"She wouldn't be a woman; she'd be a monster, to care about clothes in weather like this," pronounced the golden-haired Miss Carroll. "Parade indeed! I wouldn't. I'd simply lie down and expire."

"I feel I've never till now sympathized enough with the animals in the ark," said Miss Child, who had not chosen her own name, or else had shown little taste in selection, compared with the others. But she was somehow different, rather subtly different, from them in all ways; not so elaborately refined, not so abnormally tall, not so startlingly picturesque. "One always thinks of the ark animals in a procession, poor dears—showing off their fur or their stripes or their spots or something—just like us."

"Speak for yourself, if you talk about spots, please," said Miss Devereux, who never addressed Miss Child as "dear," nor did the others.

"I was thinking of leopards," explained the fifth dryad. "They're among the few things you can think of without being sick."

"I can't," said Miss Devereux, and was. They all were, and somehow Miss Child seemed to be the one to blame.

"We were just getting better!" wailed Miss Vedrine.

"It was only a momentary excitement that cheered us," suggested Winifred Child.

"What excitement?" they all wanted indignantly to know.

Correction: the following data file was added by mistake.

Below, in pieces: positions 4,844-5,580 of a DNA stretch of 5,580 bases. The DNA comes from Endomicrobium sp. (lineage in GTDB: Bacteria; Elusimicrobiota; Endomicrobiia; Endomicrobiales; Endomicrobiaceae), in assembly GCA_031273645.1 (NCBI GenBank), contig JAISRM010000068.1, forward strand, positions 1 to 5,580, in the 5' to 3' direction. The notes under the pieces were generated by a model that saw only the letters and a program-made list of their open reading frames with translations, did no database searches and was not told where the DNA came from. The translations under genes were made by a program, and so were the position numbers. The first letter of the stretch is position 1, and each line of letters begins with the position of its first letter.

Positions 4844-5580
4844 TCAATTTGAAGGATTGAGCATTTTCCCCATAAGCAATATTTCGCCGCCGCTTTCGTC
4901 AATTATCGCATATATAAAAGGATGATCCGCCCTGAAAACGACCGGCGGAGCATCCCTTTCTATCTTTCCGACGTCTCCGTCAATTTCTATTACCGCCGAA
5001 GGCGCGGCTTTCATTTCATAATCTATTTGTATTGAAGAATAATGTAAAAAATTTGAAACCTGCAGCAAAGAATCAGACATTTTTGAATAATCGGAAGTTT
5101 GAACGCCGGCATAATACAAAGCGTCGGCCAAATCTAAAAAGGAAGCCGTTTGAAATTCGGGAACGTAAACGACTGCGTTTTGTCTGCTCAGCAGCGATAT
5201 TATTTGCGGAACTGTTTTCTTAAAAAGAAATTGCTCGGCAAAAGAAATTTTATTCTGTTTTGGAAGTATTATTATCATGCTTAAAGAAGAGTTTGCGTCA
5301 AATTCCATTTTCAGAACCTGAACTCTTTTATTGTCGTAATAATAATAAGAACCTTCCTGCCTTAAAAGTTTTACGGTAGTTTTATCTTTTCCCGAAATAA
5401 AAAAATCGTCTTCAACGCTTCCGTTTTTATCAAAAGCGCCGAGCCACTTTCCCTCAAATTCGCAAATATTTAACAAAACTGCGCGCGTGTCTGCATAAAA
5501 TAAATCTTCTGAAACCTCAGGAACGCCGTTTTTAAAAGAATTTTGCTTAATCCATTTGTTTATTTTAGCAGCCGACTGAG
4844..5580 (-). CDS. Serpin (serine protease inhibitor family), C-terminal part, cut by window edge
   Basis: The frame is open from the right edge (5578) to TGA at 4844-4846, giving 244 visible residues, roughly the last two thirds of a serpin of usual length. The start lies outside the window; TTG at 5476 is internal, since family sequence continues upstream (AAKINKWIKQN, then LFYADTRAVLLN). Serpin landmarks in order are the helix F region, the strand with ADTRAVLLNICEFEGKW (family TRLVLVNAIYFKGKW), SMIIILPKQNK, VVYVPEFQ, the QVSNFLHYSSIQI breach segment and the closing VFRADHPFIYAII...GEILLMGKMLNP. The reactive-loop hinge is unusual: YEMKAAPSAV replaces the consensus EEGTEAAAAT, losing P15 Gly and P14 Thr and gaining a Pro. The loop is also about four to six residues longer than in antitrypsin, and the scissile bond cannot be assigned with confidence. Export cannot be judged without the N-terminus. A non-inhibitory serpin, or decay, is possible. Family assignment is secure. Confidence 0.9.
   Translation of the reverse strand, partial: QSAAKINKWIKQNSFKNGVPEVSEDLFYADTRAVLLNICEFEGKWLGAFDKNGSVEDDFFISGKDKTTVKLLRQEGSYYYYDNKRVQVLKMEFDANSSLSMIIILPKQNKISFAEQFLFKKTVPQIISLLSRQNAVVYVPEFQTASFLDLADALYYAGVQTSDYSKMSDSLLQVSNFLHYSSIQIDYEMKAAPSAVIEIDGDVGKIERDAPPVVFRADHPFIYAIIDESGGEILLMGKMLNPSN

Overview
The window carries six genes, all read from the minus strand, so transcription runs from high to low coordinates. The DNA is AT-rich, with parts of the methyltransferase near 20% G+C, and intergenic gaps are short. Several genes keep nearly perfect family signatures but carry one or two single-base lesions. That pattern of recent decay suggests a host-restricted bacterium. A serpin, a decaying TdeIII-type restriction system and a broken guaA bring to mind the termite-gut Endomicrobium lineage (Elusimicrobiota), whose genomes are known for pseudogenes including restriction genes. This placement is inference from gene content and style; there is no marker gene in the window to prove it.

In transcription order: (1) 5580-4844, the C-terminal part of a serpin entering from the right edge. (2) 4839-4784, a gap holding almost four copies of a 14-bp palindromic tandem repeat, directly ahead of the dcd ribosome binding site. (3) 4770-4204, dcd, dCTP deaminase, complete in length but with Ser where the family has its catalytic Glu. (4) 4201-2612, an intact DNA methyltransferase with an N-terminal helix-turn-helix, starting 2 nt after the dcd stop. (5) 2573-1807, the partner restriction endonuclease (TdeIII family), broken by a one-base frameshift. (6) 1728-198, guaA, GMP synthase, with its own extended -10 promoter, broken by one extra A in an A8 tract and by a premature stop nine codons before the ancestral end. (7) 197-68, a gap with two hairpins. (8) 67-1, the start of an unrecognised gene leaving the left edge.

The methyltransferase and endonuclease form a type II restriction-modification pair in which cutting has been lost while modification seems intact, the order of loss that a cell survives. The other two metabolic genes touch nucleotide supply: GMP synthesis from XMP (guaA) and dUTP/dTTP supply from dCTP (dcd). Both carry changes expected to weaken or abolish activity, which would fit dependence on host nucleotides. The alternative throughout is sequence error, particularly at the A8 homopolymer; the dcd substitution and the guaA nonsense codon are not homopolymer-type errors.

"That man looking in."

"Do you call that an excitement? Where have you lived?"

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"Well, a surprise, then. But would we have been better if it had been Madame who looked in?"

The picture called up by this question was so appalling that they shuddered and forgot their little grudge against Miss Child, who was not so bad when you were feeling well, except that she had odd ways of looking at things, and laughed when nobody else could see anything to laugh at.

"Thank Heaven, Madame's a bad sailor!" Miss Devereux cried.

"Thank Heaven, all the other women on board are bad sailors," added Win.

"If Madame was well she'd think we ought to be," said Miss Carroll. "She'd dock our pay every time we——Oh, this is bad enough, but if she was well it would be a million times worse!"

"Could anything be worse?" Miss Tyndale pitifully questioned, for just then the ship was sliding down the side of a wave as big as a millionaire's house.

"Yes, it would be worse if we were wearing our waists slender this year," said Win.

"Down, down, wallow, wallow, jump!" was the programme the Monarchic carried out for the twentieth time in half as many minutes. Slender waists! Oh, horrible to think of, unless you broke in two and death ended your troubles!

"Let's try breathing in as she goes up and out as she goes down. I've heard that works wonderfully," said Win.